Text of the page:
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The Many Masks of Purim

Purim is a revelrous Jewish holiday. It’s traditional to feast, drink, give gifts of food to friends and to the poor, and dress in costume. While the Judaica shops are full of Queen Esther, Mordecai, King Ahasuerus, and Haman masks, … Read More

By / February 27, 2009

Hide Your Identity With A Venetian Mask

Purim is a revelrous Jewish holiday. It’s traditional to feast, drink, give gifts of food to friends and to the poor, and dress in costume.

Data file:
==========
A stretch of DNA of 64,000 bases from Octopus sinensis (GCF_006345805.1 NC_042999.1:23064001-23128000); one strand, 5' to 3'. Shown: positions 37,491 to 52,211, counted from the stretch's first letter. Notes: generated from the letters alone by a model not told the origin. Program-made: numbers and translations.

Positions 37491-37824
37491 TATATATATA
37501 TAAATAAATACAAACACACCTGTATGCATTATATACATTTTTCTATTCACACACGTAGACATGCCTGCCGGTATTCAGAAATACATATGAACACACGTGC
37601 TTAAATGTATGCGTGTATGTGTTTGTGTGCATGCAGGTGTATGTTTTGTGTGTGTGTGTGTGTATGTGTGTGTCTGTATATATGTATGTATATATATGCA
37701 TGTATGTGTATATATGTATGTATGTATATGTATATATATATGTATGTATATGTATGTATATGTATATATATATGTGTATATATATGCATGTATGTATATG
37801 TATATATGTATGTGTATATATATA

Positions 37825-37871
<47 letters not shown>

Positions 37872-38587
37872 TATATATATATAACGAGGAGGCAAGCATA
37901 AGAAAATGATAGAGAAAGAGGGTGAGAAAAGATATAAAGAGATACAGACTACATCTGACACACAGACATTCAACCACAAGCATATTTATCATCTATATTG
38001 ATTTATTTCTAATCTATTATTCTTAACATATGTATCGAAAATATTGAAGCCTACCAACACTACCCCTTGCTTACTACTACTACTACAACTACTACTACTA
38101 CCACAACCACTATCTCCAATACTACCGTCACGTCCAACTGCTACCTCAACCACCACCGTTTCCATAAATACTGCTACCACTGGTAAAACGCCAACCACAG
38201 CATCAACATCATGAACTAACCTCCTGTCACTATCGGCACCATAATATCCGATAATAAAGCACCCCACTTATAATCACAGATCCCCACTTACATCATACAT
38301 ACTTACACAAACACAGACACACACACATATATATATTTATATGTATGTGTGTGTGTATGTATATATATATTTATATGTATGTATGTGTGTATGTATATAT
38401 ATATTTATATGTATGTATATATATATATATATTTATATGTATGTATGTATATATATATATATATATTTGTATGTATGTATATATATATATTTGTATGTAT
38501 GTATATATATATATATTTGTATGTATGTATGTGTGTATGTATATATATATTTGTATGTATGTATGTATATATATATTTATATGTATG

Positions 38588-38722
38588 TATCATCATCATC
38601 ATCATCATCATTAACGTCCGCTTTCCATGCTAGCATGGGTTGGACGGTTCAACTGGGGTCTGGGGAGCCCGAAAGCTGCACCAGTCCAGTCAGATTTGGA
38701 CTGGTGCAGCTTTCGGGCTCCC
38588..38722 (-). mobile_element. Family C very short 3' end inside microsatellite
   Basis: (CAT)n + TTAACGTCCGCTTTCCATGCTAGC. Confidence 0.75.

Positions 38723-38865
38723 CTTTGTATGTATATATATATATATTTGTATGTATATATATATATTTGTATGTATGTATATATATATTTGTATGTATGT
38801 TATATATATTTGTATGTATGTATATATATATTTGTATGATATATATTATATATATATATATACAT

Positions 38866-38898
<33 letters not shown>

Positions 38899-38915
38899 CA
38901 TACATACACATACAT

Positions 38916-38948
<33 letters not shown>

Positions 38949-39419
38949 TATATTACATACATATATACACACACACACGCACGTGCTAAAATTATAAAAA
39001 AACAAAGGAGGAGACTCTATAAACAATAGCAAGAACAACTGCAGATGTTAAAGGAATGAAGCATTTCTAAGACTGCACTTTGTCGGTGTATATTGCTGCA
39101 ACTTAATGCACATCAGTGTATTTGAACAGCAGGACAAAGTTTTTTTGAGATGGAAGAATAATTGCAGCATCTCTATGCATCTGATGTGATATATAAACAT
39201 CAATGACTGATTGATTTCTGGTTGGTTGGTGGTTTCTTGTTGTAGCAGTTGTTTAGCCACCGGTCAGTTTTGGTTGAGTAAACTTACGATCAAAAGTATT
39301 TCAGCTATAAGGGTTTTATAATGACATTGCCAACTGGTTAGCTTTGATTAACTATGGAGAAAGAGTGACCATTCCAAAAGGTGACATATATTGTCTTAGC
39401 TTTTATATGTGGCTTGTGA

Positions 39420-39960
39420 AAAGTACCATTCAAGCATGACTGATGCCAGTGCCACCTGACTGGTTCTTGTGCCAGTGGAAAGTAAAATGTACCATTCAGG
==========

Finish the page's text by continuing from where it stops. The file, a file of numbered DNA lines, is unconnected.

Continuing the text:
While the Judaica shops are full of Queen Esther, Mordecai, King Ahasuerus, and Haman masks, you won’t find much for adults. Sure, you can go in drag but consider a Venetian mask. Italian Jews in the middle ages were the first to adopt the custom of dressing in costume to celebrate Purim. The Italian Jews were inspired to wear costumes by the Roman Carnival, naturally. But the custom spread and stuck, likely because it is so appropriate for Purim. Hiding our identity by dressing in costume is a way for us to experience the Purim story. The story is chock full of people mis-representing themselves and concealing their true identity. Esther is the major incognito who conceals her Jewishness from the King and becomes Queen. Of course, later she reveals she is a Jewess to save her people from Haman’s plot to kill the Jews. Other cases of mistaken identity include Mordecai (Esther’s uncle and informant) hiding his language abilities and thus eavesdropping on the plot for Jewish extermination; Mordecai was able to listen with ease because the conspiritors felt free to discuss: they thought he didn’t know their language. Then Haman (the King’s right hand man and striving Jew killer) is mistaken for Mordechai and thus, as it’s discussed in the Talmud, Haman’s daughter dumps her chamberpot on top of her own father’s head! Oops. Shakespeare must have gotten his inspiration from the Purim Megillah.

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